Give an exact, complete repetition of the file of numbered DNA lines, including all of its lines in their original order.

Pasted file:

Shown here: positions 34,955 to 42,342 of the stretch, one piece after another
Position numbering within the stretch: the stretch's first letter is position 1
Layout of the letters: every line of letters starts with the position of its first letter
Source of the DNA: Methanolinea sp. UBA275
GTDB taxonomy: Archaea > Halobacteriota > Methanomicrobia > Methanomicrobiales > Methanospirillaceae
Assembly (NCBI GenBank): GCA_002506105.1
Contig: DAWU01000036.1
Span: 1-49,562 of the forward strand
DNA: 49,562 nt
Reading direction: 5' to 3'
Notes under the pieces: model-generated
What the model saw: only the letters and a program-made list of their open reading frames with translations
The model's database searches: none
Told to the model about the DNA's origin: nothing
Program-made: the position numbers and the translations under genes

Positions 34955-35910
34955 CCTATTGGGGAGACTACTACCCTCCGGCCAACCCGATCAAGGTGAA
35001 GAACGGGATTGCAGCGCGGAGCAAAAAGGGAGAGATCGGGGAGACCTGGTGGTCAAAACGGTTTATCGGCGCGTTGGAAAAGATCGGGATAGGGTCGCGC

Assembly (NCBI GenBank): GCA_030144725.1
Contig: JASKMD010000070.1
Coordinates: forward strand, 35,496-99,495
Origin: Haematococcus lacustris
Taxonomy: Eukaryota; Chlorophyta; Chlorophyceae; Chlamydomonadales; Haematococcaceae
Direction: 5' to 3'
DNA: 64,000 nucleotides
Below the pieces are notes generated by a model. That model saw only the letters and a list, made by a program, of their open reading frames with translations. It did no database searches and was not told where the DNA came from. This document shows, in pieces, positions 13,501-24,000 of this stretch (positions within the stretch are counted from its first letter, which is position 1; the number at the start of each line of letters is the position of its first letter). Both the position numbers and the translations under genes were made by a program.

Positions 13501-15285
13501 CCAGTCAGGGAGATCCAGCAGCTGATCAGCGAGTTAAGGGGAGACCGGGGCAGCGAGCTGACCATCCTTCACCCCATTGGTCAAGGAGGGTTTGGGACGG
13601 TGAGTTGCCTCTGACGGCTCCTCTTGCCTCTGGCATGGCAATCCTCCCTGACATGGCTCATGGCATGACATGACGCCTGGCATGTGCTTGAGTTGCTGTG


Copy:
Shown here: positions 34,955 to 42,342 of the stretch, one piece after another
Position numbering within the stretch: the stretch's first letter is position 1
Layout of the letters: every line of letters starts with the position of its first letter
Source of the DNA: Methanolinea sp. UBA275
GTDB taxonomy: Archaea > Halobacteriota > Methanomicrobia > Methanomicrobiales > Methanospirillaceae
Assembly (NCBI GenBank): GCA_002506105.1
Contig: DAWU01000036.1
Span: 1-49,562 of the forward strand
DNA: 49,562 nt
Reading direction: 5' to 3'
Notes under the pieces: model-generated
What the model saw: only the letters and a program-made list of their open reading frames with translations
The model's database searches: none
Told to the model about the DNA's origin: nothing
Program-made: the position numbers and the translations under genes

Positions 34955-35910
34955 CCTATTGGGGAGACTACTACCCTCCGGCCAACCCGATCAAGGTGAA
35001 GAACGGGATTGCAGCGCGGAGCAAAAAGGGAGAGATCGGGGAGACCTGGTGGTCAAAACGGTTTATCGGCGCGTTGGAAAAGATCGGGATAGGGTCGCGC

Assembly (NCBI GenBank): GCA_030144725.1
Contig: JASKMD010000070.1
Coordinates: forward strand, 35,496-99,495
Origin: Haematococcus lacustris
Taxonomy: Eukaryota; Chlorophyta; Chlorophyceae; Chlamydomonadales; Haematococcaceae
Direction: 5' to 3'
DNA: 64,000 nucleotides
Below the pieces are notes generated by a model. That model saw only the letters and a list, made by a program, of their open reading frames with translations. It did no database searches and was not told where the DNA came from. This document shows, in pieces, positions 13,501-24,000 of this stretch (positions within the stretch are counted from its first letter, which is position 1; the number at the start of each line of letters is the position of its first letter). Both the position numbers and the translations under genes were made by a program.

Positions 13501-15285
13501 CCAGTCAGGGAGATCCAGCAGCTGATCAGCGAGTTAAGGGGAGACCGGGGCAGCGAGCTGACCATCCTTCACCCCATTGGTCAAGGAGGGTTTGGGACGG
13601 TGAGTTGCCTCTGACGGCTCCTCTTGCCTCTGGCATGGCAATCCTCCCTGACATGGCTCATGGCATGACATGACGCCTGGCATGTGCTTGAGTTGCTGTG